Olympic Sailing, Sailing World Cup

Russell Coutts the Yachting legend with no remaining ambitions of America’s Cup is engaging himself at the grassroots level, writes to Michael Brown of Yachting New Zealand for the New Zealand Herald.

The Manly Sailing Club (MSC) is like many others in the New Zealand. The club has a small clubhouse made up of wood perched on the edge of the water with a bunker underneath and full of coach boats and a container of the ship out, back to keep a lot of the equipment used for other activities.

However, the Manly Sailing Club (MSC) is like no other, listed as commodore is R. Coutts. That is Sir Russell Coutts, five-times winner of the America’s Cup, two-time World Sailor of the Year, (WSOY) and three-time winner of world match racing champion and also the gold medalist of  1984 Olympic.

He has gone from running into the America’s Cup to running one of the smallest YC the region of Auckland and he loves it. It is one of the numbers of projects he is involved with but does not seem like he will be involved any more event. Continue Reading

Olympic Sailing, Sailing World Cup

The upcoming edition of the 2017-18 Volvo Ocean Race has six teams signed up so far for the possible eight spots.

The latest entry into the Ocean Race mix is the British sailor Dee Caffari. She will be leading the ‘Turn the Tide on Plastic’ team during the race. She will be carrying out a strong sustainability message during the event. She has the backing of the Ocean Family Foundation and the Mirpuri Foundation; both of them are concerned about the health of the ocean.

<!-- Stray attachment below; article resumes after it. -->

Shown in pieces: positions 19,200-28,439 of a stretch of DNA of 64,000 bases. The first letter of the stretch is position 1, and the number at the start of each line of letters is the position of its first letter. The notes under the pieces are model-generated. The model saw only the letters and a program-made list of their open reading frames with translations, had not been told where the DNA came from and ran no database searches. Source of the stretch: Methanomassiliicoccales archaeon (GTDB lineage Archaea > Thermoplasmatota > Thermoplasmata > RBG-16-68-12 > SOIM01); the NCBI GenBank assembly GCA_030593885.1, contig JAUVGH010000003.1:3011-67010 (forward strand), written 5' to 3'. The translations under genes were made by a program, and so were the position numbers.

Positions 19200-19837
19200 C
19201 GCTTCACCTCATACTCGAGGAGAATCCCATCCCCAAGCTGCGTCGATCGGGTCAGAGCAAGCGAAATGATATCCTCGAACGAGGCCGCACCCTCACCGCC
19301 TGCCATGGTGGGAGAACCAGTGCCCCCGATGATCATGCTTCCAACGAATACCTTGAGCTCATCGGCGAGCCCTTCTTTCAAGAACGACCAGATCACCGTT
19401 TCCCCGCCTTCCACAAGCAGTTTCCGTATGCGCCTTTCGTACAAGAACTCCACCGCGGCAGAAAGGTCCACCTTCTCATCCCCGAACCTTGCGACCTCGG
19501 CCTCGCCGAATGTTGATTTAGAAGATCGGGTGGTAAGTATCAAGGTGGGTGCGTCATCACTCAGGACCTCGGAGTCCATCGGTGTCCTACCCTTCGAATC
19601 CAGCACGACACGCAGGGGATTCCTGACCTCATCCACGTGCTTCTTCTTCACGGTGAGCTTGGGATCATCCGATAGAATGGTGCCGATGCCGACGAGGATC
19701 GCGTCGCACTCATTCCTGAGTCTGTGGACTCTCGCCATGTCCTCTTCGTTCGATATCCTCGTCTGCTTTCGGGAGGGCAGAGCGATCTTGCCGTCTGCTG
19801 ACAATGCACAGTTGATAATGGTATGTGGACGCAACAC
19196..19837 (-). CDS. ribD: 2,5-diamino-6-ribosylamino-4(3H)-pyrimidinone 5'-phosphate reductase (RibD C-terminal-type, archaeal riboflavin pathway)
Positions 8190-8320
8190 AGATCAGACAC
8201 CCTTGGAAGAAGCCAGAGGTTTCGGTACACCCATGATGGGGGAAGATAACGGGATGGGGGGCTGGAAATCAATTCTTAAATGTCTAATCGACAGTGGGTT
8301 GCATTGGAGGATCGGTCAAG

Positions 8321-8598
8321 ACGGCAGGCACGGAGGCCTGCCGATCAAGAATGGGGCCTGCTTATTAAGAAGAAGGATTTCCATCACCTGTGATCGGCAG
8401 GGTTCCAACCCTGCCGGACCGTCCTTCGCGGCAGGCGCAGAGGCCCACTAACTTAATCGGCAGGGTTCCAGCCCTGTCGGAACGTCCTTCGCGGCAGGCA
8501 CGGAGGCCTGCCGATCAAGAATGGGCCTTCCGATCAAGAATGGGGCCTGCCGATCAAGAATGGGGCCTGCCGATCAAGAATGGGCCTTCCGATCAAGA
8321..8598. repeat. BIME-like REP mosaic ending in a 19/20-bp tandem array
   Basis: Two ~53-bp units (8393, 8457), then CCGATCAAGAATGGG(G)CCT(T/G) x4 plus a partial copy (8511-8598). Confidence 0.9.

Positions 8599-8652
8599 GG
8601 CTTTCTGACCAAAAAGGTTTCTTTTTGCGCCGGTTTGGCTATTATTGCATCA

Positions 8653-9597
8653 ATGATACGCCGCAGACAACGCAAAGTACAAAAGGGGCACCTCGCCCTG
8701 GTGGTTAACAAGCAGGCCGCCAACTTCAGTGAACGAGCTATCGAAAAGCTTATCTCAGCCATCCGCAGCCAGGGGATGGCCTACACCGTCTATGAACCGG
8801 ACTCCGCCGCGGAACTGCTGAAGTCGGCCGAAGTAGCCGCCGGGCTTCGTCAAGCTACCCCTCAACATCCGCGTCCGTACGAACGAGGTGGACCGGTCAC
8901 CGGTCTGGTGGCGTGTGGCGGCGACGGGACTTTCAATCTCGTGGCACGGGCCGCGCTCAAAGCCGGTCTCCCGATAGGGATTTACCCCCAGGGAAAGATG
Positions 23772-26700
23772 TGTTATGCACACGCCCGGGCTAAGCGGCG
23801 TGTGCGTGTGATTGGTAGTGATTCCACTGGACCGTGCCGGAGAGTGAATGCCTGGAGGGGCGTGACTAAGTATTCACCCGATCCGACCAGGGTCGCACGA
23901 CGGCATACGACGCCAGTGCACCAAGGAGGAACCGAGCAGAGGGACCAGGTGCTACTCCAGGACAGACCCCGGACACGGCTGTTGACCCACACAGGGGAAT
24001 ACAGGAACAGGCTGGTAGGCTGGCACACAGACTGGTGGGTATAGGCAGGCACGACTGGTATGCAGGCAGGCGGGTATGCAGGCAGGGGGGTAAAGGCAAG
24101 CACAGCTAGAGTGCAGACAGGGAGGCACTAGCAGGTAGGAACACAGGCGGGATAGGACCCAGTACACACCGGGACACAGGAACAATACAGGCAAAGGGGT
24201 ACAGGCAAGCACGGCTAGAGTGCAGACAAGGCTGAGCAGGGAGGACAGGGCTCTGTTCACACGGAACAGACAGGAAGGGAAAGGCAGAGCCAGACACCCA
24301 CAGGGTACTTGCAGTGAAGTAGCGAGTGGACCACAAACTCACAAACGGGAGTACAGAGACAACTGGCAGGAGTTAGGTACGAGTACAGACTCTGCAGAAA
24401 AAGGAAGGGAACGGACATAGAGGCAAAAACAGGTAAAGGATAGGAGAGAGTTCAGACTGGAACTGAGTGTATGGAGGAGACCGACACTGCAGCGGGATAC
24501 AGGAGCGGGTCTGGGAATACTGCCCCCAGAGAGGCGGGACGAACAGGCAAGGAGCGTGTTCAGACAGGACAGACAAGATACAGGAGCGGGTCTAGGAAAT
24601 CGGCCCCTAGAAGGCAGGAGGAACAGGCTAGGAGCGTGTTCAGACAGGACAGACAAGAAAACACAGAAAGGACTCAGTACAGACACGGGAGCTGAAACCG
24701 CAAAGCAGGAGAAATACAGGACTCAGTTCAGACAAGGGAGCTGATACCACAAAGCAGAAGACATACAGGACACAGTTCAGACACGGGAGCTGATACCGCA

She is looking to amplify the United Nations fight for cleaner seas and oceans and is a staunch supporter of their ‘Clean Seas: Turn the Tide on Plastic’ campaign. She will be supporting this campaign through the entire 8 months of the ocean race. The 2017-18 Volvo Ocean Race will be covering 45,000 nautical miles all over the world and will have 12 host cities from 6 continents. Continue Reading

Sailing World Cup

An intense fifteen days of contest for an international pack of Paralympic sailors came to an end today with the finish of the Sailing World Cup Melbourne race fixture in light southern winds at the top end of the Port Phillip.

Athletes just had a little break between ending Para World Sailing Championships as well as setting out their World Cup schedule earlier on Wednesday at the same place – the Royal Yacht Club of Victoria.

Celebrations went on for Damien Seguin of France in 2.4mR as well as SKUD18 sailors Liesl Tesch and Dan Fitzgibbon who summed up World Cup Melbourne gold to its medal haul, having secured the world championship honor only over a week back.

In the Sonar, Jonathan Harris, Russell Boaden and Colin Harrison have made up for their letdown of silver at Para Worlds to beat a competitive fleet, taking the gold. In the meantime, on St Kilda side of the bay, the top 20 sailors in apiece Olympic class qualified themselves for Medal Races tomorrow on a chill but magic summer’s day in Melbourne, in contrast to cold and ugly blast of yesterday. The breeze was 10-12 knots on average and remnant confused 1.5m seas made the going jolty.

The officials now have the scope of utilizing 2 courses for tomorrow’s Medal Races, though the 2nd would just come into play if Mother Nature could not offer enough dependable wind to pass through eight class finals in flying succession.